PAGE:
Given the observed abnormal development with the various mutant neu strains, we monitored cohorts of virgin female mice from representative NYPD (NYPD10) YB (YB2), and YD (YD5) strains for the development of mammary tumors. Mammary epithelial expression of activated YB and YD alleles efficiently induced mammary tumors at rates comparable to those for other MMTV-driven activated alleles (30, 43) (Fig. (Fig.6A).6A). While female YB or YD neu transgenic mice both developed mammary tumors with complete penetrance at average age of onset of 152 and 102 days, respectively (Fig. (Fig.6A;6A; Table Table1),1), the mammary tumors that arose in the YD strains tended to be multifocal in origin (>10 tumors per mouse) whereas those of the YB strains generally were focal in nature. In contrast, focal mammary tumors arose only after a long latency period in the NYPD females (Fig. (Fig.6A,6A, average age of onset= 252 days), and tumors arose with a penetrance of either 13 or 50%, depending on the line, after a 1-year observation period (Table (Table1).1). Limited analyses of independent NYPD, YB, and YD transgenic strains (NYPD11, YB6, and YD6) revealed similar times of tumor onset and phenotypes (Table (Table1),1), suggesting that observed characteristics of these strains were independent of integration site.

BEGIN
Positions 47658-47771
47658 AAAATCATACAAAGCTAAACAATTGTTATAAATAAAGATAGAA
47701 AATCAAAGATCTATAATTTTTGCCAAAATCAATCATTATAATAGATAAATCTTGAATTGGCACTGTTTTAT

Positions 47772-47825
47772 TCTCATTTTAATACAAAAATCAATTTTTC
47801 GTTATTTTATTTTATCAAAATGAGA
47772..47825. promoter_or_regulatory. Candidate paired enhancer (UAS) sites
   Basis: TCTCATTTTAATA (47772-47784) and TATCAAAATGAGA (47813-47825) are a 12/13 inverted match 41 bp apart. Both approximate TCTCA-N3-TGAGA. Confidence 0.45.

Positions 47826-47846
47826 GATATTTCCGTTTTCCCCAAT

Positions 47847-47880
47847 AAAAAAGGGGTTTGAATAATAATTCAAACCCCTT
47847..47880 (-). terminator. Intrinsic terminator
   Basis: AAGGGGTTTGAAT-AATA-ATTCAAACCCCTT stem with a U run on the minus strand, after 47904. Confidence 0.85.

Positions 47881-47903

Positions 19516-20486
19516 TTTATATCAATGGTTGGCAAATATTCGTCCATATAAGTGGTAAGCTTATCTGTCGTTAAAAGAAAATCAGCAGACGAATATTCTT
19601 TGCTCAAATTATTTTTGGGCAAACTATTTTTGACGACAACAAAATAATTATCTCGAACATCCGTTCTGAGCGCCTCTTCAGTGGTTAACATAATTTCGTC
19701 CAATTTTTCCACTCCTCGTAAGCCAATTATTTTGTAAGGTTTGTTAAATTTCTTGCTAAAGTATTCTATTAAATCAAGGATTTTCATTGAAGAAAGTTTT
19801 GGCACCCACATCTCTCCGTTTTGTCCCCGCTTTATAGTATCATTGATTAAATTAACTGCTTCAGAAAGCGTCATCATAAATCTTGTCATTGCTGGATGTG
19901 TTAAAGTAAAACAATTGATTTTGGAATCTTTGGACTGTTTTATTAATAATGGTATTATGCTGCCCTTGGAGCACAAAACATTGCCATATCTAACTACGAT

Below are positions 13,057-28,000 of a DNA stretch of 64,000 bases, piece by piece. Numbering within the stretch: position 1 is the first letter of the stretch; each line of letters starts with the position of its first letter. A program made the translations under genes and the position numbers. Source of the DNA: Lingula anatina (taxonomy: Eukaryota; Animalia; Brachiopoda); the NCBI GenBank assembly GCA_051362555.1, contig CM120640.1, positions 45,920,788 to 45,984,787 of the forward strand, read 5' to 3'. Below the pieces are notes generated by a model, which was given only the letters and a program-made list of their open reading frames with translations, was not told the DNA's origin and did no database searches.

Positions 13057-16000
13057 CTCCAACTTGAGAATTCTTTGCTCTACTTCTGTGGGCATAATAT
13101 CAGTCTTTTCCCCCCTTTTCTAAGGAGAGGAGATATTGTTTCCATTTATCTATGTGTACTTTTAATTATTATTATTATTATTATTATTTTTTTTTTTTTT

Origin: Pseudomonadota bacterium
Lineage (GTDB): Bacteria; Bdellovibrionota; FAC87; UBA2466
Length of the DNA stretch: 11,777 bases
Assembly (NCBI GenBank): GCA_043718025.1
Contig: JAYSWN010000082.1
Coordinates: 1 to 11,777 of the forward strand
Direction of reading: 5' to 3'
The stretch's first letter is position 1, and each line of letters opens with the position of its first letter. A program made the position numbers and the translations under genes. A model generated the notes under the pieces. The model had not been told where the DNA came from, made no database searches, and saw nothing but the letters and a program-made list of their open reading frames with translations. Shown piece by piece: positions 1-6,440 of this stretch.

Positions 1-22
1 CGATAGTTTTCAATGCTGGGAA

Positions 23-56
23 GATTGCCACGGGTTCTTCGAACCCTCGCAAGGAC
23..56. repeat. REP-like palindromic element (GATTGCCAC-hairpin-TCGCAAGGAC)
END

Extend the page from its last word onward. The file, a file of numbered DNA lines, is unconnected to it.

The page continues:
Although expression of the YB and YD transgenes was capable of efficiently inducing mammary tumors, there were marked differences of the histopathology of these tumors. YD transgene expression was primarily associated with the induction of solid comedo-type tumors reminiscent of tumors induced by activated neu (Fig. (Fig.7C),7C), while the YB-induced mammary tumors were comprised of papillary fronds (Fig. (Fig.7D).7D). The tumors induced by mammary epithelial expression of NYPD also resembled the parental activated neu-induced tumors (Fig. (Fig.7A7A and B). In addition to the striking morphological differences between the various neu mutants, these strains differed markedly in the relative rates of metastatic progression observed. Overall, while tumor-bearing NYPD (4 of 17) and YD (11 of 59) animals developed lung metastases at similar frequencies, YB mice developed lung metastases at a significantly higher rate (12 of 18 animals) (Fig. (Fig.6B).6B). To ensure that metastases did not reflect differences in tumor onset, metastasis was assessed in a cohort of animals bearing mammary tumors for 30 to 60 days (Table (Table1).1). During this observation period, 50% of the YB tumor-bearing mice develop metastatic lesions in the lung, whereas only 10% of the YD animals exhibited detectable metastatic lesions (Fig. (Fig.6B;6B; Table Table1).1). It should be noted that due to the greater number of mammary tumors detected on the YD females, the tumor burden in the YD animals was considerably greater than that in the YB strains. Therefore, the differences in metastatic behavior between these tumor cell types is even greater than these pathological analyses would suggest. Female YD mice carrying tumors for extended periods (3 months after initial palpation) eventually developed metastatic mammary tumors due to the extensive tumor load, but the percentage of animals with such lesions was significantly lower than in YB mice. Interestingly, mammary tumors induced by the NYPD neu mutant displayed similar levels of metastatic infiltration. Taken together, these observations suggest that Neu receptors coupled specifically to the Grb2 adapter protein have enhanced metastatic potential compared to Neu receptor coupled to the Shc adapter protein.